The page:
Boil the tomatoes for a few minutes and then drain so you are able to peel the skin from the tomatoes. Let

the tomatoes cool

Try to remove excess water and seeds from the tomatoes and then blend them in two batches in the blender.

Pour into a sauce pot and then add all the remaining ingredients. Bring to a boil.

Turn down the heat to medium and simmer for about 45 minutes.

Sauce will thicken and reduce.

Ladle the sauce into jars leaving a 1/2 inch headspace. Use a knife to remove air bubbles.

Screw on lids and process pint jars in a 212 degree water bath for 20 minutes.

Food Bank and Food Stamps

There are a lot of reasons people have for living more simply and being more self-sufficient. Sometimes it happens out of changed habits and other times is forced upon you whether you want it or not. One of the biggest budget items for many households is groceries. If you have ample room and resources to supply your own food needs it’s great. If you don’t then you might need extra help even if temporarily.

I am not preparing for an apocalypse or natural disasters or to supply every single thing my family needs. I suppose it’s a good idea but I am most concerned with the health of my loved ones and being self-sufficient in providing quite a bit of our needs ourselves. I don’t want to be tied to a full-time job in order to pay bills every month and have nothing left over and not enough time spent doing things I enjoy.

When I got divorced the income changed obviously but then decreased a little more after a few months after my hours went down a little bit at work. We receive food stamps which helps pay for most of our groceries and are also eligible to go to the food bank.

There are two food banks in our area. I can go to one twice a week and the other once a month. While it doesn’t supply everything we need it enables me to feel better about giving everyone enough to eat and I can pay my other bills since my grocery budget is tiny.

Our food banks get local produce that can be canned or dried or juiced, etc. which makes me happy since we are trying to sell the house and only planted tomatoes in pots this year. We also have three fruit trees plus the ones in the neighborhood.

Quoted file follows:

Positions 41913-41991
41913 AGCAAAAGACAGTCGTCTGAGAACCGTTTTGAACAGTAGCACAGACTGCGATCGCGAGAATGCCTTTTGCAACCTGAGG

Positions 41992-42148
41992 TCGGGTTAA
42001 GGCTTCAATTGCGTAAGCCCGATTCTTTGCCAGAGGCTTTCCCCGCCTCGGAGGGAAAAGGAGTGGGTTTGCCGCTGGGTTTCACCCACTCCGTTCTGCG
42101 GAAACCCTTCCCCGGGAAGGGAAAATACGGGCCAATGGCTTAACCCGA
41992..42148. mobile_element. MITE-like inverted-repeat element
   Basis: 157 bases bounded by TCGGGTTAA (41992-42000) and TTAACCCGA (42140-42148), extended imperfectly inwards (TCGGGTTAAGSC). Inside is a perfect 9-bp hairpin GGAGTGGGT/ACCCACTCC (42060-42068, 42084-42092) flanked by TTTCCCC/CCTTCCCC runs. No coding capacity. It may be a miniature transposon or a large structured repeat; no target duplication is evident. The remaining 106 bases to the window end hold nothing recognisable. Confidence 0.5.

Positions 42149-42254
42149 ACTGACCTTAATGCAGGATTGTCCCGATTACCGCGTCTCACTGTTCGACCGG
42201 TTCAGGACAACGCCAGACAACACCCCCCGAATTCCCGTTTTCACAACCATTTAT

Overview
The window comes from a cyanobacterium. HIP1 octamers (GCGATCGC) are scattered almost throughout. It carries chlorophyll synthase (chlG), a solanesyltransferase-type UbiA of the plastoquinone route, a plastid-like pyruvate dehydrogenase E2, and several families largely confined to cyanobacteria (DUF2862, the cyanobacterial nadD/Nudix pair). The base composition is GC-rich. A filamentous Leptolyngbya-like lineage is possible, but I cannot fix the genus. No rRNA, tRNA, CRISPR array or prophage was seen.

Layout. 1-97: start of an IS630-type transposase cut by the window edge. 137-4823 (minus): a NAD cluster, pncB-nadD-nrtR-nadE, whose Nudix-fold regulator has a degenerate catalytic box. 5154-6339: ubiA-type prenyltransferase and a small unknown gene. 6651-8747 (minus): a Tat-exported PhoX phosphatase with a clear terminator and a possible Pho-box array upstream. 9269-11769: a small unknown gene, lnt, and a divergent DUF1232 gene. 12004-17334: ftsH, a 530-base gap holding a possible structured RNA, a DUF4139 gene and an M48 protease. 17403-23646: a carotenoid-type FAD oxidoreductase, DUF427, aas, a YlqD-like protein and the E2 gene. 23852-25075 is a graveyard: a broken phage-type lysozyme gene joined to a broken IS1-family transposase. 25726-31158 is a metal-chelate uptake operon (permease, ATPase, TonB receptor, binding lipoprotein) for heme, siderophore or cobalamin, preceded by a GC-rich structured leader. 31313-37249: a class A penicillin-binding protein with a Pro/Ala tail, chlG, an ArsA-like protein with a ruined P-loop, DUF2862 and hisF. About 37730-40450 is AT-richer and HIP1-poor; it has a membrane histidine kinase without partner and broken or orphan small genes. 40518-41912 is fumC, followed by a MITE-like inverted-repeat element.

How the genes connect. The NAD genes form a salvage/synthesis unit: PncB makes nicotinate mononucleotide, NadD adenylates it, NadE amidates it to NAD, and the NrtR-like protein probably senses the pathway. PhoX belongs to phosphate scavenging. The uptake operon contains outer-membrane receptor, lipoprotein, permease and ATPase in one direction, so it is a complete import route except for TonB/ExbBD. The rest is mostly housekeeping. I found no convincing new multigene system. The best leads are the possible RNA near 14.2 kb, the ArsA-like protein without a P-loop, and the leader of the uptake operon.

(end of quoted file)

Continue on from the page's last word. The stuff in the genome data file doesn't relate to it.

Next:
I got laid off from my job a week and a half ago. This has meant my income has gone down again but I feel healthier and happier than ever.

I don’t want to work the system or sponge off anyone and hope that next year we can donate our extra produce to the food bank from our farm.  This will make a nice cycle of giving. I feel like support is given to those that need it and so I am going to accept help until I no longer need it.

Path

ImagePreviously I had to have the divorce decree in order to get my loan on a house. I sped up the divorce and agreed to everything in order to be eligible to buy a house/land. It took 2 months to find out I didn’t qualify till September. The bank wanted me to have a job for 6 months of being at one job in order to be more secure.

Because I haven’t worked in 10 years I start at the bottom and have to work my way up the “pay scale” if I wanted to be competitive.  I need little money to be happy. I have simple needs and wants and my most basic is that my daughters and I are happy and healthy.

The idea of the farm has gone back and forth in my mind because I worry what other people think. I worry that I should just give the chickens away and get a different job and move into an apartment. Then I think of what I want for myself. What do I want? I want land and to have room for animals and to grow fruit and vegetables. All along my daughters have known that we will have a farm. It is the hope for our future and it represents more than just a parcel of a couple acres.

I am currently a month behind on the mortgage payments because I have little income. I am staying on top of things with not getting two or more months behind.

The house sold in two days before and I am hoping that it will sell fairly fast again. I want to be able to feel settled in my life and not be looking over my shoulder or stressed about finances.

With this timeline of land and house and farm are so many different variables. I have studied, interviewed and lived a lot of the options available. The most important thing to me is the land that I will build my future on. I do not want to settle for anything less than what I have envisioned.